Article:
Published on May 22nd, 2014 | by Guest Contributor0
Photo: Steve Messerer
Retirement: Smoothing the Transition to Life After Derby
The topic of retirement from derby can be an emotionally charged one. When asked if they think about retiring, most skaters say “hell no.” However, at some point even the most dedicated skater’s competitive roller derby career comes to an end. Reasons for retiring vary from skater to skater. Skaters also experience this transition in various ways. For some, it isn’t a big deal at all. However, for others it can be a very upsetting and negative time. This article is dedicated to helping skaters make the transition out of competitive bouting as smooth as possible when and if the time comes.
There are lots of reasons for retiring
Sometimes retirement comes unexpectedly from an unforeseen negative life event. A skater may be forced to retire because of a job loss, career-ending injury, or other issue. Not only will the skater have to deal with the life issue, they may also be struggling with the loss of derby. Sudden, unforeseen, unwanted retirement can be devastating.
Unexpected retirement can also come from a positive life event such as pregnancy. Even though the change is good and wanted, the skater may experience some level of grieving because they are losing derby. Mixed emotions are completely normal.
Retirement may also be a planned event. A new job, moving, or going back to school may mean needing to give up derby. A skater may decide they want to retire to focus on other hobbies or interests. Face it, derby takes up a lot of time! A skater may just feel her body has had enough abuse. The physical demands that derby places on the body are incredible. With planned retirement it is possible to know which season or bout will be your last.
Another reason skaters may retire is due to age. While the answer to the question, “How old is too old to play roller derby?” is usually dependent on individual factors (though I have heard some leagues do have an age cap), it is likely that at some point you will feel that it is time to stop bouting, at least at a highly competitive level. Our bodies become more prone to injury, it takes longer to heal, and self-preservation may start to seem like a good idea. With that in mind, there are skaters out there bouting into their 50’s and 60’s.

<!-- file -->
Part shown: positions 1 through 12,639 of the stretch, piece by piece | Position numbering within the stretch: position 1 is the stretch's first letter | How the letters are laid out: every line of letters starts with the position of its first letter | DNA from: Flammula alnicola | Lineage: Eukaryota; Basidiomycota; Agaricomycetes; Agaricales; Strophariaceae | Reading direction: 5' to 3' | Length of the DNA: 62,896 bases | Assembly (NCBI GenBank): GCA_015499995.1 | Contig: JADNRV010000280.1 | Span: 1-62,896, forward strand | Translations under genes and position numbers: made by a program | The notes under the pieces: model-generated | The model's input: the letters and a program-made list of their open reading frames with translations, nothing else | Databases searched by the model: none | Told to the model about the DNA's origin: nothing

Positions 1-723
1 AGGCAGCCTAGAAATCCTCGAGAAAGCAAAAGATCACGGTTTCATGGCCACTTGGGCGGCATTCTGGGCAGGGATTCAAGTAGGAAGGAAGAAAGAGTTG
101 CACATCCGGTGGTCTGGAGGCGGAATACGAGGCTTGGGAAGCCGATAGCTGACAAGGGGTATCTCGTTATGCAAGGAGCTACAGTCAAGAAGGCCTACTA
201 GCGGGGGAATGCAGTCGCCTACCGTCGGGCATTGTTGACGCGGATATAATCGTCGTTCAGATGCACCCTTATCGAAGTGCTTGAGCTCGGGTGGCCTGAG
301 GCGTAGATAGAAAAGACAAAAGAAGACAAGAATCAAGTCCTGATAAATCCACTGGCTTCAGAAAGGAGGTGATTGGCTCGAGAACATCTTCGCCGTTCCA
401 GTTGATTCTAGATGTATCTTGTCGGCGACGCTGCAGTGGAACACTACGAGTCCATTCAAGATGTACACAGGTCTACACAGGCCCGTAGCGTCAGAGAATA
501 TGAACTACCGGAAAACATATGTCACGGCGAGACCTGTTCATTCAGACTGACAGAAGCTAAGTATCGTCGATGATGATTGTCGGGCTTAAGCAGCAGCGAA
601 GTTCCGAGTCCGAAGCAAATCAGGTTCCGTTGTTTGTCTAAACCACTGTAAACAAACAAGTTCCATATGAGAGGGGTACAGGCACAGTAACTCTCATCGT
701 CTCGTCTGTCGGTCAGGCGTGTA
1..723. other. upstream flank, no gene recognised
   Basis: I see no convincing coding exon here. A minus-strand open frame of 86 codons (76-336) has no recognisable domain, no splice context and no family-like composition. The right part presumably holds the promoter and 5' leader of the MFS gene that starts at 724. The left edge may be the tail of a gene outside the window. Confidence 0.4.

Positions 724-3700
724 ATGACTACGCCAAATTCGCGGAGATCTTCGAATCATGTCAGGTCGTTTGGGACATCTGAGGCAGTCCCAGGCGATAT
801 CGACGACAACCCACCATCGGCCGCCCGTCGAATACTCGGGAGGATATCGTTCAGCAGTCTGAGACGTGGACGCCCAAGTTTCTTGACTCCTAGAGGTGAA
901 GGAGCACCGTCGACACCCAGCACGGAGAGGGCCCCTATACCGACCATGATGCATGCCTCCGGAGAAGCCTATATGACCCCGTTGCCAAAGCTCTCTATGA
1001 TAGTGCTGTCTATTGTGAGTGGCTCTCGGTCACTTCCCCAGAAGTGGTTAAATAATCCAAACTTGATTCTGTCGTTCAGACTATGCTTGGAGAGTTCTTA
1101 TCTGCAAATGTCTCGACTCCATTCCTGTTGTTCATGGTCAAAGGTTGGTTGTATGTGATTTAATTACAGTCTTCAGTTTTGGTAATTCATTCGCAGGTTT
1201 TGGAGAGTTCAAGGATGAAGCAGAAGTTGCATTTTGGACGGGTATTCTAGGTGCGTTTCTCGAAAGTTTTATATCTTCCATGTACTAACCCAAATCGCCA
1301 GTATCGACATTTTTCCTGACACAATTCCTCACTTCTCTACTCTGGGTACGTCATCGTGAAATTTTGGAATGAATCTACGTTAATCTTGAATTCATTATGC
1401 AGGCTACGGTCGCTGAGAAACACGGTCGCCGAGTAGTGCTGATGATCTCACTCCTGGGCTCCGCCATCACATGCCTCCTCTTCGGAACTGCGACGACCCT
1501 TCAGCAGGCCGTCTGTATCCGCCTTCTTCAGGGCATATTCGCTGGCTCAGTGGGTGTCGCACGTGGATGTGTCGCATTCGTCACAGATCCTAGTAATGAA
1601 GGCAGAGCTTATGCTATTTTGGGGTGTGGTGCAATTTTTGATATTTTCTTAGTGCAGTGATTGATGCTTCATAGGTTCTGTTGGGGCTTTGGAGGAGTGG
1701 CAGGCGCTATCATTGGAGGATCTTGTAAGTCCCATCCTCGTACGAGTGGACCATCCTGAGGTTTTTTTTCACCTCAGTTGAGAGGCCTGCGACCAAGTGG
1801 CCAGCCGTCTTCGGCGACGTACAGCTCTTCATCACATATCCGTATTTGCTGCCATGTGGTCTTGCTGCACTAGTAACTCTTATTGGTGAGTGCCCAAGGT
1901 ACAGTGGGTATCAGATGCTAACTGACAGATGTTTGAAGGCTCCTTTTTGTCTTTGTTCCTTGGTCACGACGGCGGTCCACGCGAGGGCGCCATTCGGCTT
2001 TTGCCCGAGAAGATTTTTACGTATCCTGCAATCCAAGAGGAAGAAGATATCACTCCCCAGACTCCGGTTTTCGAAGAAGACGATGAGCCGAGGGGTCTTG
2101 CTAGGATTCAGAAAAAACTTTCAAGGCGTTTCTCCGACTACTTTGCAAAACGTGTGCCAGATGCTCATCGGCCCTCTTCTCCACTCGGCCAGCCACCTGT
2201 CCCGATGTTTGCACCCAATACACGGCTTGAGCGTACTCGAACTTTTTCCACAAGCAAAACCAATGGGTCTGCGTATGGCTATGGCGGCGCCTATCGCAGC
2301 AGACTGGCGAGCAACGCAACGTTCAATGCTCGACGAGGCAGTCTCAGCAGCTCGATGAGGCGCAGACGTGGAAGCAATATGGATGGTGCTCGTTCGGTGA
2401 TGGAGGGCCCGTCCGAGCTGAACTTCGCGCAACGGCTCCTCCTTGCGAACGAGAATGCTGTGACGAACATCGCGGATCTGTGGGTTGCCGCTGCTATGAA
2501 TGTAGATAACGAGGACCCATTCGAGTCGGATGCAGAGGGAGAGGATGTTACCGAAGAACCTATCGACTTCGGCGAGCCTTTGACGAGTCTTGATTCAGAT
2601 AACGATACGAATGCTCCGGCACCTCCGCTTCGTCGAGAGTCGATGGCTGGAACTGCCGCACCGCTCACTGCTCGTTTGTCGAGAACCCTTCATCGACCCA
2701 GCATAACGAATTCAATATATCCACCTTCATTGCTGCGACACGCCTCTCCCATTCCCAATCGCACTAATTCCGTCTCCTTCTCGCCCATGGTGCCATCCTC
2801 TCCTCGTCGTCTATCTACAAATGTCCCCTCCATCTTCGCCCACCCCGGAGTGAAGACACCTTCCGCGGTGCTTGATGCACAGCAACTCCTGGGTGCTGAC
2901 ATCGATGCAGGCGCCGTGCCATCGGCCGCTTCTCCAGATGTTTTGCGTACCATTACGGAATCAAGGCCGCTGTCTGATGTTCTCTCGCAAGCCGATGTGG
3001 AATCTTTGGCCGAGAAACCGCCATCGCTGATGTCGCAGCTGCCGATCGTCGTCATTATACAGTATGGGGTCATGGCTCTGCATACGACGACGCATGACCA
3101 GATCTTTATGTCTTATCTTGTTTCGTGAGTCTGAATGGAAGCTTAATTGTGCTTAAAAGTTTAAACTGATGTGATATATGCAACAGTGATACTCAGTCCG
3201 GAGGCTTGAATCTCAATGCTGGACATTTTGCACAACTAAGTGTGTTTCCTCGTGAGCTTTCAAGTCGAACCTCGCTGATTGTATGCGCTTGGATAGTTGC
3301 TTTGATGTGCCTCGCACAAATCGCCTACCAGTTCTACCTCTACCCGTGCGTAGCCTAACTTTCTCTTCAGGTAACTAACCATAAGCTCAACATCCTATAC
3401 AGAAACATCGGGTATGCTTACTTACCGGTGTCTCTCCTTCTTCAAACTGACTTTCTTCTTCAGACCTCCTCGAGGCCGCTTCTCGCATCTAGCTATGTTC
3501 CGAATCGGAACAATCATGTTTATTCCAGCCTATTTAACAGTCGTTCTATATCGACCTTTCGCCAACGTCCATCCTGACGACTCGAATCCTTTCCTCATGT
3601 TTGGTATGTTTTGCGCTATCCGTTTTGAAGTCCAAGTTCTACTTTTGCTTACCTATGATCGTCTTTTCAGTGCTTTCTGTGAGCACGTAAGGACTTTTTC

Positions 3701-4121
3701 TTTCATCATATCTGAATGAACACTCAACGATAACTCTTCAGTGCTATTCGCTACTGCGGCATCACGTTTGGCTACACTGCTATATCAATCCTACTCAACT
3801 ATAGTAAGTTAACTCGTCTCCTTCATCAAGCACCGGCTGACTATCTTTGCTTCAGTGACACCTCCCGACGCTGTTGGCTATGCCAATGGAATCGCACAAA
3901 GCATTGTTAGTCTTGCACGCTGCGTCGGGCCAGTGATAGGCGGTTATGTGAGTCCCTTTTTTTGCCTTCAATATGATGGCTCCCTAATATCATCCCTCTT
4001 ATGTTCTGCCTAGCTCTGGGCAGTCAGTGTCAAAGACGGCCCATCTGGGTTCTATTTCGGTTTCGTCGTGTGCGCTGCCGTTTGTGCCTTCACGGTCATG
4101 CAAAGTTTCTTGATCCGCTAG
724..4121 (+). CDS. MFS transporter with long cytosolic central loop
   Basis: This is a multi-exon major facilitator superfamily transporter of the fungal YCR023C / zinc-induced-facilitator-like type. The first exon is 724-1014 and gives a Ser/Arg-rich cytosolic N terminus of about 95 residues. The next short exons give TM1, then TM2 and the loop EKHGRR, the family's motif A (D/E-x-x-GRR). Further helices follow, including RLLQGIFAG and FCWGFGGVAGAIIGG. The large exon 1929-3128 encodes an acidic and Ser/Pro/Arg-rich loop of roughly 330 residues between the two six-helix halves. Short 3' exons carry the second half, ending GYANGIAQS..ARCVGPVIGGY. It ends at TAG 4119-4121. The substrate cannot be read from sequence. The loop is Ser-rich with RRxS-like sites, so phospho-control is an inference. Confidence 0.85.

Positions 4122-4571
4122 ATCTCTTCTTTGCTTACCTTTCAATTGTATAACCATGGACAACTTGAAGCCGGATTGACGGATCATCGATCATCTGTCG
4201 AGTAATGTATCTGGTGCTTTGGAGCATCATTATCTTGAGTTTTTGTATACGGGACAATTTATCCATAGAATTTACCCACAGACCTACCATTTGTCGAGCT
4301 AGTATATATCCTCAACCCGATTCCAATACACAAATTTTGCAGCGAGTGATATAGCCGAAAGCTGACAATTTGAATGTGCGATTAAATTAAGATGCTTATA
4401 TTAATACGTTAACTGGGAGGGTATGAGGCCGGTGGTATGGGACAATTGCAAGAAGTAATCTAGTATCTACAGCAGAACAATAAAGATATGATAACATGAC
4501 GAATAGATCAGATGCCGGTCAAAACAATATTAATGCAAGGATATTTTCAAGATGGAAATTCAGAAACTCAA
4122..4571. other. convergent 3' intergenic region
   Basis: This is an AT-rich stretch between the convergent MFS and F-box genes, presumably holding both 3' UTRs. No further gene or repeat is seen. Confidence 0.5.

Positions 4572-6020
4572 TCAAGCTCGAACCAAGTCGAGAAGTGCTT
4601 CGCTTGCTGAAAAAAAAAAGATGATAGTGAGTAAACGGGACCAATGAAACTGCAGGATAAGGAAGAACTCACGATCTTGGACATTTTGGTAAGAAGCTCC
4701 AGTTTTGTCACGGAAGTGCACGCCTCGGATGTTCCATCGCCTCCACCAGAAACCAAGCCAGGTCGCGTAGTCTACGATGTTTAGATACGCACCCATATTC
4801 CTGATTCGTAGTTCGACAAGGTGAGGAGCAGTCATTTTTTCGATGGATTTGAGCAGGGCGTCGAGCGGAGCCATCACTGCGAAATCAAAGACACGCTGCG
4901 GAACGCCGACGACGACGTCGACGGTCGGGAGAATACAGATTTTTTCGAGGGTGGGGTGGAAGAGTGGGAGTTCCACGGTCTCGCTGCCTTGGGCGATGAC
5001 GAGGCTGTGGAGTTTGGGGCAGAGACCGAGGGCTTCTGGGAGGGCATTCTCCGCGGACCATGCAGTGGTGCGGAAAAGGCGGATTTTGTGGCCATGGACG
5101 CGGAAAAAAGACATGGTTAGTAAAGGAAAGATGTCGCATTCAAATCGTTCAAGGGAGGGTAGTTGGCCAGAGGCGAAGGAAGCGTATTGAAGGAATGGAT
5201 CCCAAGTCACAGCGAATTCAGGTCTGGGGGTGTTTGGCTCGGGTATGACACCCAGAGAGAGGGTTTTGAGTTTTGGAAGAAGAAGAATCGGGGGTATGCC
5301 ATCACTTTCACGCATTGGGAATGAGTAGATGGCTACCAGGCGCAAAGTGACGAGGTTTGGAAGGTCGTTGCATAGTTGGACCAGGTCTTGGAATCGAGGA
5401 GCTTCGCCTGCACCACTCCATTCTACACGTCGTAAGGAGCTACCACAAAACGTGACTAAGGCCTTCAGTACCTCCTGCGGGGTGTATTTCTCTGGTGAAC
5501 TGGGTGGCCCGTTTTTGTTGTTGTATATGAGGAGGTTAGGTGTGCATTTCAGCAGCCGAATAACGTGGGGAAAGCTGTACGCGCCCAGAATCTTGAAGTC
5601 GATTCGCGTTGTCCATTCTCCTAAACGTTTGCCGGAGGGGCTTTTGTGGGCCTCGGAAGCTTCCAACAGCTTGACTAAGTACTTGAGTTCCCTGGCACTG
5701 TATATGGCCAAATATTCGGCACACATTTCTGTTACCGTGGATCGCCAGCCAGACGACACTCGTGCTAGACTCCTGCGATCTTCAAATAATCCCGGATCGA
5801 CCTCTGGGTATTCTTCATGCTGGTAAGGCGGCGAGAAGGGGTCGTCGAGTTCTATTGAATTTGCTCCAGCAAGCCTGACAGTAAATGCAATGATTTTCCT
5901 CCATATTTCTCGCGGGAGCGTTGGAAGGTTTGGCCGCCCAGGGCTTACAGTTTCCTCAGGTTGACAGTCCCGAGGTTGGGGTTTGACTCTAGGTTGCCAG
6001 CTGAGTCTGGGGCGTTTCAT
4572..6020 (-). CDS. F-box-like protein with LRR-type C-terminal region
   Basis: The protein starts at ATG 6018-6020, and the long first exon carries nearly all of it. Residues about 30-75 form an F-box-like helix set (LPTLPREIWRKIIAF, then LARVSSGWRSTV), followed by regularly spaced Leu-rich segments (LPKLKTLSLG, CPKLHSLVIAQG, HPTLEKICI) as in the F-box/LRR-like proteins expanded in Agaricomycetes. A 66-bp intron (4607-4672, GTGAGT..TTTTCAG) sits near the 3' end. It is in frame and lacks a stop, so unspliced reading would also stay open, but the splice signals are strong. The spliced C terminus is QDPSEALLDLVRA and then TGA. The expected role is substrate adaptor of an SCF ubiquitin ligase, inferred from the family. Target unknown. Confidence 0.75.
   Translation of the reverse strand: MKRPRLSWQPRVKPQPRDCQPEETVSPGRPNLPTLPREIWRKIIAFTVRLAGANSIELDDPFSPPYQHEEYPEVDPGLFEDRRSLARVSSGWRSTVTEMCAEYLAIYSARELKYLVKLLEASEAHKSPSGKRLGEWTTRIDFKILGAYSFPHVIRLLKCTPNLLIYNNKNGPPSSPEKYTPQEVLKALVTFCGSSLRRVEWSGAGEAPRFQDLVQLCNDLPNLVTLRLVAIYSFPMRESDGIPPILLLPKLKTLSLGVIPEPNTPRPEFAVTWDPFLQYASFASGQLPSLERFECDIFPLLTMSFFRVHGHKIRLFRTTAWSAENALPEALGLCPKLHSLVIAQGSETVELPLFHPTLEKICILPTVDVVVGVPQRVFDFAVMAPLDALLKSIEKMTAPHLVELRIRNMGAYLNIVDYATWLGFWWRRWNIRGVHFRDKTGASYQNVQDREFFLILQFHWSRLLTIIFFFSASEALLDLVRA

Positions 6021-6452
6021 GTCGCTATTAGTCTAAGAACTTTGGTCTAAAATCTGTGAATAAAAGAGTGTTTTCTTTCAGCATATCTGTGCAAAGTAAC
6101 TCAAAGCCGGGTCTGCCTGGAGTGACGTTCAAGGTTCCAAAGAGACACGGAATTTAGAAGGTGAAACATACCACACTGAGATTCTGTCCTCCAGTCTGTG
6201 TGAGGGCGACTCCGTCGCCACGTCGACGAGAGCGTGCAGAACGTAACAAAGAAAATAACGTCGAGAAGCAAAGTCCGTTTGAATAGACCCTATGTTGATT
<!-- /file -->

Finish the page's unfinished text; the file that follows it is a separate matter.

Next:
But derby is what makes me cool!
Mourning the loss of derby
Retiring from derby can be experienced as a loss for many skaters. Depending on how big a part of the skater’s life derby was, the loss can be anywhere from insignificant to life shattering. How strongly a person identifies as a derby girl will determine how big a loss the retirement is experienced as. For the skaters that see derby as a fun hobby that is a small part of their lives, the transition out of competing will be smooth. For the skater that lives, breathes, sweats and bleeds derby, the transition may be much more painful.
Elizabeth Kubler-Ross suggested that people who go through a loss experience five stages of grief. Not everyone experiences all five of the stages, and the stages do not have to occur in any particular order. But some of the things you might feel are:
Denial. This stage includes feelings of shock, numbness, and disbelief. When loss first comes, most of us have a hard time believing that it is really happening. It’s not that we’re denying that the loss of competitive derby has actually occurred, but rather, it’s a sense of, “I just can’t believe I’m not going to be skating anymore.” Yet, the feelings of this stage also protect us. If we were to take in all the emotion related to the loss right away, it would be too overwhelming. Instead, our body and mind have a little time to adjust to the way things are now without derby. Part of the denial stage is also to tell our story over and over—one of the best ways to deal with bad things, and also a way for us to make it real. Eventually, we may begin asking questions such as, “How did this happen,” or “Why?” This is a sign that we are moving out of the denial phase and into the feeling and healing process.
Anger. Anger can present itself in a variety of ways—anger at your teammates, at your family, at roller derby, at the world, at your body for betraying you. And anger can be a difficult emotion to cope with. Some will express anger easily and toward anyone or anything, but many of us will suppress the anger, keeping it bottled up or even turning it inward, toward ourselves. Anger is a natural response to loss. And if we’re able to identify and label our anger, it can help us express it in healthier ways that don’t hurt others or ourselves. Saying, “I’m angry,” and letting yourself feel that anger is part of the healing process.